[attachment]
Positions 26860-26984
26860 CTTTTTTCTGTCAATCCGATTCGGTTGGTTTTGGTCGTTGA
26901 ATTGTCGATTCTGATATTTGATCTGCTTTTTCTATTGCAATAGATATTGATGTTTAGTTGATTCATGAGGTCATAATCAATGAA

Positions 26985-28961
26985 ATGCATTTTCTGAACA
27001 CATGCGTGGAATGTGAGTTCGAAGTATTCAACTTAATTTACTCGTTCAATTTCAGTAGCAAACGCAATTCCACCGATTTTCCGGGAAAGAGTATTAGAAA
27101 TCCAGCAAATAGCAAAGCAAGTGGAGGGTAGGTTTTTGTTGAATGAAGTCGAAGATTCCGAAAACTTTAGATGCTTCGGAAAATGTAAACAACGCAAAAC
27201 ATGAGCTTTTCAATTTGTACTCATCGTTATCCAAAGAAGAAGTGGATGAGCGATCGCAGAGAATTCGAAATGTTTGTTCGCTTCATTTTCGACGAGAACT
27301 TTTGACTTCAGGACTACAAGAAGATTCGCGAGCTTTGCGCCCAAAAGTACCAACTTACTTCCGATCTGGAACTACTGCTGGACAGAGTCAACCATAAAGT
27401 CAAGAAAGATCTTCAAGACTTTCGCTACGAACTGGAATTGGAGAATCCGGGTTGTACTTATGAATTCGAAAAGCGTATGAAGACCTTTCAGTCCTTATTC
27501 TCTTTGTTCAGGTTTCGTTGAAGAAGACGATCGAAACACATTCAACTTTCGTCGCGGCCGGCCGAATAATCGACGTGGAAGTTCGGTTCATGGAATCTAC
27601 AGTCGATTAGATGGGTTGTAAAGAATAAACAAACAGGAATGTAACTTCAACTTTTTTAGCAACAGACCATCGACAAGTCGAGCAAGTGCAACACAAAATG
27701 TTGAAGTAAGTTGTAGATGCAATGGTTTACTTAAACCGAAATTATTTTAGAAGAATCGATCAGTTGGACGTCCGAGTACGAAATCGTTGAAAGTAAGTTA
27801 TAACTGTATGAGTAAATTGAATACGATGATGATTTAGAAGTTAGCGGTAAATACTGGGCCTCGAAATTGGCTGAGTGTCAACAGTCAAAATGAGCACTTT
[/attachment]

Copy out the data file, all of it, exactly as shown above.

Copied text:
Positions 26860-26984
26860 CTTTTTTCTGTCAATCCGATTCGGTTGGTTTTGGTCGTTGA
26901 ATTGTCGATTCTGATATTTGATCTGCTTTTTCTATTGCAATAGATATTGATGTTTAGTTGATTCATGAGGTCATAATCAATGAA

Positions 26985-28961
26985 ATGCATTTTCTGAACA
27001 CATGCGTGGAATGTGAGTTCGAAGTATTCAACTTAATTTACTCGTTCAATTTCAGTAGCAAACGCAATTCCACCGATTTTCCGGGAAAGAGTATTAGAAA
27101 TCCAGCAAATAGCAAAGCAAGTGGAGGGTAGGTTTTTGTTGAATGAAGTCGAAGATTCCGAAAACTTTAGATGCTTCGGAAAATGTAAACAACGCAAAAC
27201 ATGAGCTTTTCAATTTGTACTCATCGTTATCCAAAGAAGAAGTGGATGAGCGATCGCAGAGAATTCGAAATGTTTGTTCGCTTCATTTTCGACGAGAACT
27301 TTTGACTTCAGGACTACAAGAAGATTCGCGAGCTTTGCGCCCAAAAGTACCAACTTACTTCCGATCTGGAACTACTGCTGGACAGAGTCAACCATAAAGT
27401 CAAGAAAGATCTTCAAGACTTTCGCTACGAACTGGAATTGGAGAATCCGGGTTGTACTTATGAATTCGAAAAGCGTATGAAGACCTTTCAGTCCTTATTC
27501 TCTTTGTTCAGGTTTCGTTGAAGAAGACGATCGAAACACATTCAACTTTCGTCGCGGCCGGCCGAATAATCGACGTGGAAGTTCGGTTCATGGAATCTAC
27601 AGTCGATTAGATGGGTTGTAAAGAATAAACAAACAGGAATGTAACTTCAACTTTTTTAGCAACAGACCATCGACAAGTCGAGCAAGTGCAACACAAAATG
27701 TTGAAGTAAGTTGTAGATGCAATGGTTTACTTAAACCGAAATTATTTTAGAAGAATCGATCAGTTGGACGTCCGAGTACGAAATCGTTGAAAGTAAGTTA
27801 TAACTGTATGAGTAAATTGAATACGATGATGATTTAGAAGTTAGCGGTAAATACTGGGCCTCGAAATTGGCTGAGTGTCAACAGTCAAAATGAGCACTTT